This month celebrates zoos and aquariums and the impact they not only have on the animals that live there, but also the people who come to visit and the people who work there. Who better to interview than Corina Newsome aka @hood_naturalist!
Recently transitioning from her career as a zookeeper, Corina Newsome is currently a graduate biology student at Georgia Southern University, specializing in avian conservation. Corina earned her B.A. in Zoo and Wildlife Biology from Malone University (OH) in 2015 and, since graduating, has founded several programs to encourage high school students of underrepresented ethnic and socioeconomic groups in wildlife biology to consider careers in wildlife conservation. Corina grew up in downtown Philadelphia and has always maintained a desire to participate in, and advocate for, the protection of wildlife and the natural world, and encourage minorities in the U.S. to explore the great outdoors.
It is not uncommon for animal lovers to want to work at an aquarium or zoo. Where did you work, what led you towards that career choice and how did you enjoy it?
I started my zoo career as an education intern at the Philadelphia Zoo (my hometown zoo, and the first zoo in the U.S.). I originally wanted to be a veterinarian, but after 5 years of volunteering as a veterinary assistant, I passed out during a routine surgery. I knew my plans had to change! A friend reached out and told me to try volunteering at the Philadelphia zoo (my hometown zoo, and the first zoo in the U.S.). I ended up taking their advice, and started my zoo career as an education intern the summer before I left for college.
During my college career at Malone University, I worked in our on-grounds animal facility and continued interning at Philadelphia Zoo during the summer. After graduating college, I got my first job as a part-time animal keeper and member of the show staff at Cleveland Metroparks Zoo. I cared for the ambassador animals, which included a diversity of mammals, reptiles, amphibians, and, best of all, BIRDS! After almost a year in that position, I accepted a full-time job at the Nashville Zoo, where I stayed for the past 3 ½ years.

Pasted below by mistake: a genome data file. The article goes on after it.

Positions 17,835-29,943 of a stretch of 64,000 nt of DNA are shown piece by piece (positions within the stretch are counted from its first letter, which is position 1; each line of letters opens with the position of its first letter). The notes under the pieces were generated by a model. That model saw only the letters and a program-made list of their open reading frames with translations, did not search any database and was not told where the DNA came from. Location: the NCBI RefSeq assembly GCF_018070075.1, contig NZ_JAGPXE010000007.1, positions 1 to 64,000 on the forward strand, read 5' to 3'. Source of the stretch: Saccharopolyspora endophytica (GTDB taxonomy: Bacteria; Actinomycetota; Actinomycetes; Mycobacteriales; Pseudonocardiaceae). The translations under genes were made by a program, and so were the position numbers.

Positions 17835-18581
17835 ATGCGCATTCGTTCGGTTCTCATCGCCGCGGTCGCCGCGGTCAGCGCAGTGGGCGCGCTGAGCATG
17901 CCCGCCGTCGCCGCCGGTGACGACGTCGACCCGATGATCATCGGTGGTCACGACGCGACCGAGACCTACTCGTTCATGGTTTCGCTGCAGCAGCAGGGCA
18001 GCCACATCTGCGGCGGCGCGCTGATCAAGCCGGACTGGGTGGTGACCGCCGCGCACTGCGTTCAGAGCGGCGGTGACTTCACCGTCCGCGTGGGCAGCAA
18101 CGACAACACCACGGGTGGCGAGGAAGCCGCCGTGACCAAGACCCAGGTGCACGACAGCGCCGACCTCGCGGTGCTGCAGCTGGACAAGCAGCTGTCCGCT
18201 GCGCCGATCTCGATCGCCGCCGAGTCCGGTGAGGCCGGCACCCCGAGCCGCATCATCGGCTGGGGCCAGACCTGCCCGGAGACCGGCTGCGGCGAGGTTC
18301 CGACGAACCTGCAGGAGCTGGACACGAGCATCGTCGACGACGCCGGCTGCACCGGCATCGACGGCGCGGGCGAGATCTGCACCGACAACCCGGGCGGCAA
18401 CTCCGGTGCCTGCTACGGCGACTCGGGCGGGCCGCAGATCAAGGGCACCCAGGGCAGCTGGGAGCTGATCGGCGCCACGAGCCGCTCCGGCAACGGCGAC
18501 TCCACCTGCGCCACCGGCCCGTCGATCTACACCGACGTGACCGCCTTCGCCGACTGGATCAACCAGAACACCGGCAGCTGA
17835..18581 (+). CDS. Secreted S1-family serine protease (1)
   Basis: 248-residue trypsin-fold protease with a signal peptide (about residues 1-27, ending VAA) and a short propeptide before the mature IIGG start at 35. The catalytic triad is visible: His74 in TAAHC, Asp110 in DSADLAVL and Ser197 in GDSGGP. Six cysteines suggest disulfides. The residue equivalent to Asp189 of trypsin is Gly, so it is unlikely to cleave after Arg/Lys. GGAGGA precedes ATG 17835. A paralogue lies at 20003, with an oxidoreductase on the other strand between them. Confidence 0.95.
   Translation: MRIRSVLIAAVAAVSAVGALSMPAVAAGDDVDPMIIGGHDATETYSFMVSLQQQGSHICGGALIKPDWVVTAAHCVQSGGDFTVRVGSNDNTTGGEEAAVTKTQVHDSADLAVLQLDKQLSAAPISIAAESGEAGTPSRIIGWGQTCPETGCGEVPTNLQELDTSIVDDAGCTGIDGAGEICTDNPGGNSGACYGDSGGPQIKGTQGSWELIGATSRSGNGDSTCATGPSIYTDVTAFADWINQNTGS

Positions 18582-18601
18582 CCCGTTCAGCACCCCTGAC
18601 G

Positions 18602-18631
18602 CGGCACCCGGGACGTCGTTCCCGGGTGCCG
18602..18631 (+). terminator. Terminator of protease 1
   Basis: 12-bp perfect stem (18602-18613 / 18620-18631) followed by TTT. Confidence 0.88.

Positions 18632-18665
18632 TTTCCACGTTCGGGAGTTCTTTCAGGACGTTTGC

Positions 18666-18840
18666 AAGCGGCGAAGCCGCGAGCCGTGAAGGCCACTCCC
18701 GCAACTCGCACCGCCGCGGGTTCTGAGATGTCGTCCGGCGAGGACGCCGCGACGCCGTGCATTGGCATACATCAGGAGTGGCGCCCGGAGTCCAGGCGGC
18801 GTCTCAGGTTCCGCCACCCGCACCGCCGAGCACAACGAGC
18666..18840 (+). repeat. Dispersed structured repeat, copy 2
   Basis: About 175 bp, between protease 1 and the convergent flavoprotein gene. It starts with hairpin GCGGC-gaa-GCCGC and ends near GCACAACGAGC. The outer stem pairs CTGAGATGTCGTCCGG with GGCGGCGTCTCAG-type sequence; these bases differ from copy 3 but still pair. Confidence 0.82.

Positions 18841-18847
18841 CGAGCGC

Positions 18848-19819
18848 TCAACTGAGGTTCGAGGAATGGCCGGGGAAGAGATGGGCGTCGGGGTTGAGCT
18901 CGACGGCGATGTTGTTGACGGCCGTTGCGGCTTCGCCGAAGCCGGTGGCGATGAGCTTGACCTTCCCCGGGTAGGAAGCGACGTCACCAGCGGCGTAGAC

I have never loved a job more than I loved zookeeping. Caring for and gaining the trust of such a wide diversity of wildlife is an honor. But what made the job even more incredible is that I got to inspire the general public to share my fascination and appreciation for wildlife. Truly the best of both worlds!
I'm sure your position had multiple responsibilities daily, but what stood out as your favorite thing to do within that role?
One of the most fun and dynamic parts of my job was animal training. Healthy training requires that there be strong trust between the trainer and the animal being trained. I had the opportunity to train animals for 2 main purposes: 1. for demonstrating their natural behaviors in education programs, and 2. for their care (this is called behavioral husbandry).
For education programs, I have trained birds (e.g. falcon and owl) to fly to audience members, binturongs and a porcupine to climb across the stage for our shows, and a rehabilitated, non-releasable (and quite scared) screech owl to sit calmly on a glove. For behavioral husbandry, I have trained such behaviors as voluntary beak trim (to keep their beaks on good shape) for a rehabilitated, non-releasable American Crow, voluntary nail trims for a binturong, and voluntary weighing for a kestrel to voluntarily weigh himself. In addition to these behaviors, all of the keepers participate in the training of all of our animals, as more often than not, we all need multiple people to help with training sessions.
You're now a graduate student at Georgia Southern University. What prompted you to make the transition from a job you enjoyed back into academia?